Tuesday, September 13, 2005

Not Re-Inventing the Wheel...Just Fixing It

Sol was still fairly low in the eastern sky, its scorching rays tempered still, by a thin layer of clouds, yet to be burned off by the heat from the sun, and from the dust that rose into the air, kicked up from the convoy. We bump and bounce along a dirt road, tall reeds run the length of the rutted path, seperating the route from the irrigation canal on our left.

As my rippled soles of my boots hit the crust, I look around and survey my surroundings. The ground, baked hard from eons of desert sun, is sprinkled, seemingly uniformly, with black pellets. Sheep and goat turds litter the ground, and they are to be seen everywhere, almost as if they were spread, in feeble attempt to fertilize the hard ground. They crunch underfoot, moisture robbed by the parched air, as I move toward the link-up point. The days mission is a "Knock and Greet", a PC term for "Cordon and Search", and we are working in coordination with the Iraqi Army. This hamlet, barely large enough to be mentioned on the most detailed map, matches the earth it has been scratched from and formed out of. Thatched roofs dominate the 'skyline', if you can call it that. Chickens, Turkeys, sheep and dogs run about the villiage. A huge pile of sunflowers is to my left,

The particular IA fire team my squad was working with was standing around the back of the "bongo"; as we Americans call it, a brown Isuzu truck, with a long bed, the vehicle they rode to the target village in.

Our four are a motley crew. They were aged from early twenties to mid-thirties, near as I could guess. Their uniforms were dirty, ill fitting, but of uniform pattern. They all were copies of the old US Army "chocolate chip" Desert Camo design, reminiscent of the first Gulf War. It is odd to think about, soldiers of a new army, wearing the same, albeit old and discarded, style uniform of the force that repulsed their predecessors from Kuwait over a dozen years ago. Almost symblolic, if you ask me. A new, free army, wearing the clothing of a force that restored the sovreignty of a nation from the rule of their former dictator.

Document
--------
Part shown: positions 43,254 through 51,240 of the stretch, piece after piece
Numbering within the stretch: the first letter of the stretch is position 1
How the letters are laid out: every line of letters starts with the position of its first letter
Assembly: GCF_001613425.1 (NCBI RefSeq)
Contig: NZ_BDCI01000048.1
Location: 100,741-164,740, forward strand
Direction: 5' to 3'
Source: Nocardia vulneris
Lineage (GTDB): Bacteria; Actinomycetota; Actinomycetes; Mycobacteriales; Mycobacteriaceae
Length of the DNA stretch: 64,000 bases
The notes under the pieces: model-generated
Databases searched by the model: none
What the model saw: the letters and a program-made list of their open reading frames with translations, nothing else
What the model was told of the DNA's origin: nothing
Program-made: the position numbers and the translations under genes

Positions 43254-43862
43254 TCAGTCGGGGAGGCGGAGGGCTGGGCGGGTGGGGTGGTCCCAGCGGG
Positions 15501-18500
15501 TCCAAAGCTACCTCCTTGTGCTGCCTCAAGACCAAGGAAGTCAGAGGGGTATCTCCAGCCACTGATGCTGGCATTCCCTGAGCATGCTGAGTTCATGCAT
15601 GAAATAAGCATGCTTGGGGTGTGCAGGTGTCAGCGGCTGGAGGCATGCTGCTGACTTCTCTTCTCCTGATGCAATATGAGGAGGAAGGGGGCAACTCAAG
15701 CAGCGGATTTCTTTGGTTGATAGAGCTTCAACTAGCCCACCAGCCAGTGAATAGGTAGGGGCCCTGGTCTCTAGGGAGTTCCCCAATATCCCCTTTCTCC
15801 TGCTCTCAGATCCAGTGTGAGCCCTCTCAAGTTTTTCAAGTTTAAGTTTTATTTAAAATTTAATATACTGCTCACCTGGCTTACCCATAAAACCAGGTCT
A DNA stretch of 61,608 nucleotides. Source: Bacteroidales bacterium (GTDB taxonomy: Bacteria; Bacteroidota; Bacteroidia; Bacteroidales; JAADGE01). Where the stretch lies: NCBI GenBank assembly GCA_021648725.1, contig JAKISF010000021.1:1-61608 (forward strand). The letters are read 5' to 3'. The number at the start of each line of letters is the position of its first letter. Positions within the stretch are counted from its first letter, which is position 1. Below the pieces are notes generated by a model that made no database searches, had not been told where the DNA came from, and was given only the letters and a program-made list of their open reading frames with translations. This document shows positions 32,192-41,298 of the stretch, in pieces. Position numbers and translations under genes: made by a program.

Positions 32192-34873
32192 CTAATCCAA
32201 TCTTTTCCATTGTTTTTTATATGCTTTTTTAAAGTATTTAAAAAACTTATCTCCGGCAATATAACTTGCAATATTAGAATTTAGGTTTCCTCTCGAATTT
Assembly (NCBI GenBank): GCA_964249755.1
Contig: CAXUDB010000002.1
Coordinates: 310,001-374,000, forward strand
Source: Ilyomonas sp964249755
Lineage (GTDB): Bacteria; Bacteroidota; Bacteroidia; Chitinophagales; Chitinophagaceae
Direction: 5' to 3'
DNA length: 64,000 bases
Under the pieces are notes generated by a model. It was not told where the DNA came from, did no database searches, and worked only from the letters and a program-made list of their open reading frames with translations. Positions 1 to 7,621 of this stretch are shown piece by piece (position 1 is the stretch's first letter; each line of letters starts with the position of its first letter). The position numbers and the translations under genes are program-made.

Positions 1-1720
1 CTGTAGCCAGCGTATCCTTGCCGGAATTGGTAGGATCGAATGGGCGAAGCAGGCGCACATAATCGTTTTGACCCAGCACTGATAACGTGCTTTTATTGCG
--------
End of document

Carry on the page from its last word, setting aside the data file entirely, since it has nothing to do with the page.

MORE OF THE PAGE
Two of them were wearing a flimsy imitation of a modern tactical vest, with cheap fastners and pattern mocking the American Woodland camo. Another is wearing a rugged canvas chest bandolier, with large black buttons, but faded from years of use. A brown blotch is splashed on the right shoulder, possibly bloodstains from another conflict, another time. The last one, the youngest, and probably the least ranking of them, has no vest, just bare body armor, AK mags jammed is his pockets, and a cheap, dollar-store-variety flashlight in his hand. Three had kevlar helmets, two with camo covers, one bare, a 'turtle shell", as it would be referred to in the US Army. Again, the youngest appears to have been shafted on the equipment, for he only has an old Iraqi Army style helmet, a steel pot, with a tattered and severely weathered leather chinstrap hanging unbuckled.

Their AK's were different, also. One had a brown plastic stock kit, one with a wood stock kit. Another had a skeletonized folding stock and black plastic furniture on the forend. The last one carried an AK with no stock, a thick piece of twine serving as his makeshift sling.